Trump’s record with wives
Down the rabbit hole we go, curiouser and curiouser.
Donald Trump followed his pathetic performance in the first one-on-one debate with Hillary Clinton with a series of abusive taunts of a former beauty queen, an insistence that polls show him “winning” the debate (none that I’ve seen) and a promise to pound Clinton with her husband’s past marital infidelities. Once more lowering the bar for presidential nominees of a major political party — Trump is rolling the bar in sludge — his response to his unpopularity among women voters is to further alienate them with fat-shaming and schoolyard bullying.
Where else can this man take us?
Well, for the next meeting with his rival, Trump has pledged to take us into some tawdry and inappropriate spaces, peeking into bedrooms and under covers, looking into allegations, many now confirmed as fact, about former President Bill Clinton’s extra-marital dalliances. Trump congratulated himself for not raising that subject in the first debate but threatened that he may not show such restraint during their next meeting.
To call this line of attack absurd would be to elevate it. The GOP standard-bearer has a well-documented history as a womanizer, a past about which he is extremely proud.
As only a slightly-unhinged narcissistic might, he has bragged about sleeping with other men’s wives. In “The Art of the Deal,” he wrote, “If I told the real stories of my experiences with women, often seemingly very happily married and important women, this book would be a guaranteed best-seller.”
Trump is in his third marriage. His first marriage ended when he started an affair with the woman who would become Mrs. Trump Number Two. Does he really want to open up his own scandalous past for public scrutiny?
By contrast, Bill Clinton’s conduct as a husband has been thoroughly-litigated over many years. He was impeached for behavior related to his involvement with Monica Lewinsky, but a broad swath of the public responded to revelations of his adultery with a big yawn. Indeed, the impeachment backfired on Republicans, who were seen as a bunch of hypocritical and over-zealous prudes, seeking to discredit a president for private behavior that did not affect his public duties. President Clinton’s favorability ratings went up, and the GOP’s went down.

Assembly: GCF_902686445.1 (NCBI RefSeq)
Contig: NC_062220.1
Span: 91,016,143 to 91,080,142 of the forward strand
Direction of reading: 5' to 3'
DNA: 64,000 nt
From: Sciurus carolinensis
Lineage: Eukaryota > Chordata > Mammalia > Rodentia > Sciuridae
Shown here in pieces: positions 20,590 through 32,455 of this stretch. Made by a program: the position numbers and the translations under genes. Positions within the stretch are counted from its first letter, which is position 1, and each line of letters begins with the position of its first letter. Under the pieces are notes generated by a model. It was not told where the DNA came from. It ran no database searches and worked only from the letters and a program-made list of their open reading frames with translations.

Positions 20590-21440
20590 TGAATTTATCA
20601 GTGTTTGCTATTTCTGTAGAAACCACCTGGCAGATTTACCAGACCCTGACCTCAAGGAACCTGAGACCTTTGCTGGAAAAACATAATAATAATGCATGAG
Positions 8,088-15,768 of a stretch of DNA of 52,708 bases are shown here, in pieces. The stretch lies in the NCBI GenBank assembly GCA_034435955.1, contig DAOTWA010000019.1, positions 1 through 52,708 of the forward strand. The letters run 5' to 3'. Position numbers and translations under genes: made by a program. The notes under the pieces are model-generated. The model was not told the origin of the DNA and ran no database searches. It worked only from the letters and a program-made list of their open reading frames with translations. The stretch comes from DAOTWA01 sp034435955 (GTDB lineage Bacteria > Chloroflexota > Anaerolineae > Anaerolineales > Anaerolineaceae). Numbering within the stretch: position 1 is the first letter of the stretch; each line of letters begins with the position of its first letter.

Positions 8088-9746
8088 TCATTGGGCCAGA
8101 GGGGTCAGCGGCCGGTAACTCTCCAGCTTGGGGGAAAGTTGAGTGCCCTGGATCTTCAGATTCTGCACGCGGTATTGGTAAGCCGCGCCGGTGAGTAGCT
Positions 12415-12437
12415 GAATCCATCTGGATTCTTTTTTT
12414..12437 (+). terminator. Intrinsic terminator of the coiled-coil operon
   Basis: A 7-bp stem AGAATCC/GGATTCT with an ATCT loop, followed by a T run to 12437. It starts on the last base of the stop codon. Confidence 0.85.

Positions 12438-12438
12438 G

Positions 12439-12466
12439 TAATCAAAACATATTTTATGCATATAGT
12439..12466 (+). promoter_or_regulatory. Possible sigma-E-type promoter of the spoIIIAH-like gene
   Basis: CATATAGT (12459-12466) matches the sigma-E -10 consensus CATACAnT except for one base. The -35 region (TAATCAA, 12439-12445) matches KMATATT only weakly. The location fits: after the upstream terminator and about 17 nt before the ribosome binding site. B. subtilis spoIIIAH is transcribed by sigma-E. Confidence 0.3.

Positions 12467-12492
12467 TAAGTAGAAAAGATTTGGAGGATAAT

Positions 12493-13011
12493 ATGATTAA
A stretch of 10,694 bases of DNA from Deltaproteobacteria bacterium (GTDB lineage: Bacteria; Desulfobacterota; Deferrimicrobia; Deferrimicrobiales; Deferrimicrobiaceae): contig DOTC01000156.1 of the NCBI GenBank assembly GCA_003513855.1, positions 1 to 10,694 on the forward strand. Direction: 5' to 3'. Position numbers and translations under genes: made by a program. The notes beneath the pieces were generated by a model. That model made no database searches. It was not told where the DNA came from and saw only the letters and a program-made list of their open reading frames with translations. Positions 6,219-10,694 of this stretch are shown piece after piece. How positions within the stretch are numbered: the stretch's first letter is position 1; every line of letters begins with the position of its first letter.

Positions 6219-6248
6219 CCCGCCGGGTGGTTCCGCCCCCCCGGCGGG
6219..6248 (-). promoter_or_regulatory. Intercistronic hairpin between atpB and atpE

Is that what Trump has in mind?
Actually, what Trump has in mind reveals a misogyny deeply embedded in far right thinking, an ‘it’s-all-Eve’s-fault’ line of logic that places all blame for sexual misconduct on women. For example, former New York Mayor Rudy Giuliani, a Trump surrogate, said that Hillary Clinton is “too stupid” to be president because she didn’t know about her husband’s affairs. (Please bear in mind that Giuliani let his second wife know he was leaving her for number three by announcing it at a news conference.)
Now, the more rational among Trump’s defenders insist that their candidate has a logical reason for discussing the long-ago sexual antics of his rival’s husband. Hillary Clinton, they say, aided and abetted her husband’s misbehavior by helping to undermine the women whom he ‘victimized.’ She plotted to destroy their credibility. She cannot claim to be a good feminist, they say.
Is that true?
This much is: Hillary Clinton’s marriage has long mystified many feminists, who cannot see why a bright, confident and accomplished woman — who can very ably take care of herself in the world — would stay with a man like Bill.
But there is an explanation many a woman — and man — would recognize: Hillary Clinton loves her husband, despite his many flaws, and wanted to save her marriage. She chose to believe him (the triumph of hope over experience) rather than his accusers. She realized that at least some of those accusers were, in fact, aided by a vast rightwing conspiracy that wanted to discredit her husband’s presidency.
That explanation is messy, emotionally draining and full of inherent contradictions (much like life). It also makes Clinton seem human — loving, emotional, forgiving — and not the shrill automaton that her detractors like to portray.
So let Trump spend the next debate trolling around in the Clintons’ married life. He’s already made the campaign for the presidency a cheap circus act. Send in the clown. Oh, right. He’s already here.